(Image: USFWS. Uncovering America’s abandoned and orphaned oil wells)
The world has been addicted to oil for decades, and abandoned and orphaned oil wells are now a global issue. When The Surge examined this particular phenomenon in the United States alone, they found an alarming number of orphaned wells (these are oil and gas wells with no viable owner to manage them) and a varied set of state rules covering who must take responsibility for them.
Large-scale oil drilling has been going on since the 1850s. In theory, once an oil or gas well is redundant it should be sealed permanently. Typically, that means plugging wells with steel casing and filling them with concrete. But orphaned oil wells are those that have simply been abandoned, often by small-time chancers rather than responsible producers.
As of 2016, The Surge estimated that there was something in the region of two million abandoned and orphaned oil wells in the United States alone. Business Insider, however, suggests the number might be as high as three million, posing a major problem for states as abandoned oil wells slowly poison our atmosphere and the landscape around them.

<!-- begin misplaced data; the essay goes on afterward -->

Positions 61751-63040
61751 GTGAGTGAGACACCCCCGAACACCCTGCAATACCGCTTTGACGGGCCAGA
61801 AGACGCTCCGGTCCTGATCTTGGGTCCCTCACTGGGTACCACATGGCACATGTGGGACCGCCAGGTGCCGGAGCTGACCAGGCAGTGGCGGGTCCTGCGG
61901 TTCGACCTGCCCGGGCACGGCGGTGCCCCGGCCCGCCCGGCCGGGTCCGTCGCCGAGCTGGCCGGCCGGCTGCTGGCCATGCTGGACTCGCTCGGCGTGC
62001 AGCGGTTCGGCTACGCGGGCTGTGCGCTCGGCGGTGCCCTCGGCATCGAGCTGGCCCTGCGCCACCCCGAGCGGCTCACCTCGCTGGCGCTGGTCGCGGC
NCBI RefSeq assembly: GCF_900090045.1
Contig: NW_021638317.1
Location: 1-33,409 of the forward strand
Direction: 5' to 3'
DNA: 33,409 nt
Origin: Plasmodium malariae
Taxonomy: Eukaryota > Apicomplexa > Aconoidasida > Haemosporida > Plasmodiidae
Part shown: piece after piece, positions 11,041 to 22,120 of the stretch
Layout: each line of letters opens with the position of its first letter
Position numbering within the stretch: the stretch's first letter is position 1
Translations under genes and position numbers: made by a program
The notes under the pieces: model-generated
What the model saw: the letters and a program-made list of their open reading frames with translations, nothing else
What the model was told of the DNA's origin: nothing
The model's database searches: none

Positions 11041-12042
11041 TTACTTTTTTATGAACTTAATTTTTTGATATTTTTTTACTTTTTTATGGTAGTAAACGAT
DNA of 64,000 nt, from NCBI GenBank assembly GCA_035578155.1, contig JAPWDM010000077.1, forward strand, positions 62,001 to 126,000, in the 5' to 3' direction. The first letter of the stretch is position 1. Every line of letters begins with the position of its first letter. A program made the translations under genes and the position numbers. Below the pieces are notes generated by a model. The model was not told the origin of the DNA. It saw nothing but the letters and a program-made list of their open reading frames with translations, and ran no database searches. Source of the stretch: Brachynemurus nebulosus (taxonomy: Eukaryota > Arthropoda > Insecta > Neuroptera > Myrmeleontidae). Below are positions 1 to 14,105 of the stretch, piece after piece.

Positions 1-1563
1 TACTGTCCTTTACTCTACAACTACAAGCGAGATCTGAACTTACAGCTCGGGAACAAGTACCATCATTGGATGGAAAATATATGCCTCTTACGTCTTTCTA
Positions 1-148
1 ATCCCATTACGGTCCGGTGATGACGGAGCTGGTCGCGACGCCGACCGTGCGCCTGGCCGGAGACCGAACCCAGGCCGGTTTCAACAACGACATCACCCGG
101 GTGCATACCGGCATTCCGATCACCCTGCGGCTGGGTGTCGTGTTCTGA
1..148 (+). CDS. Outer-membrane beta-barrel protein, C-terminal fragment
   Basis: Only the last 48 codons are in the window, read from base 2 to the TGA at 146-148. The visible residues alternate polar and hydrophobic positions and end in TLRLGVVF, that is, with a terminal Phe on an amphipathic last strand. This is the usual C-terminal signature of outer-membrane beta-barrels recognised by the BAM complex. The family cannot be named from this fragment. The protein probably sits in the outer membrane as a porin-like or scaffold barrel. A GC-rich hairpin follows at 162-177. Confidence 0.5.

Scientists believe these defunct wells are a major source of greenhouse gas emissions. The odourless, invisible gas methane is one of the greatest problems in global warming. A 2014 study found that abandoned and orphaned oil wells might account for four to seven percent of man-made methane emissions in the state of Pennsylvania alone. Add to that the fact that no-one is entirely sure how many forgotten wells there are, and the problem mounts.
Both Business Insider and The Surge touch on the problems that arise with no federal regulation for the capping and sealing of abandoned oil and gas wells, as states are left to deal with the situation themselves. But even those wells that are plugged aren’t necessarily plugged correctly. One expert said that some owners had use tree trunks to cap wells during times – such as World War Two – when other materials were scarce.
The cost of addressing this problem is significant. Plugging a single orphaned oil well – and rehabilitating the nearby land can cost up to (and more than) $100,000. And there’s still no telling how many abandoned oil wells lie hidden from view in woodland or even the basements of houses.
So if you’re driving across the American landscape and notice the silhouette of long defunct drilling equipment, spare a thought for the many other wells that have yet to be uncovered, and not just across the United States, but the wider world too.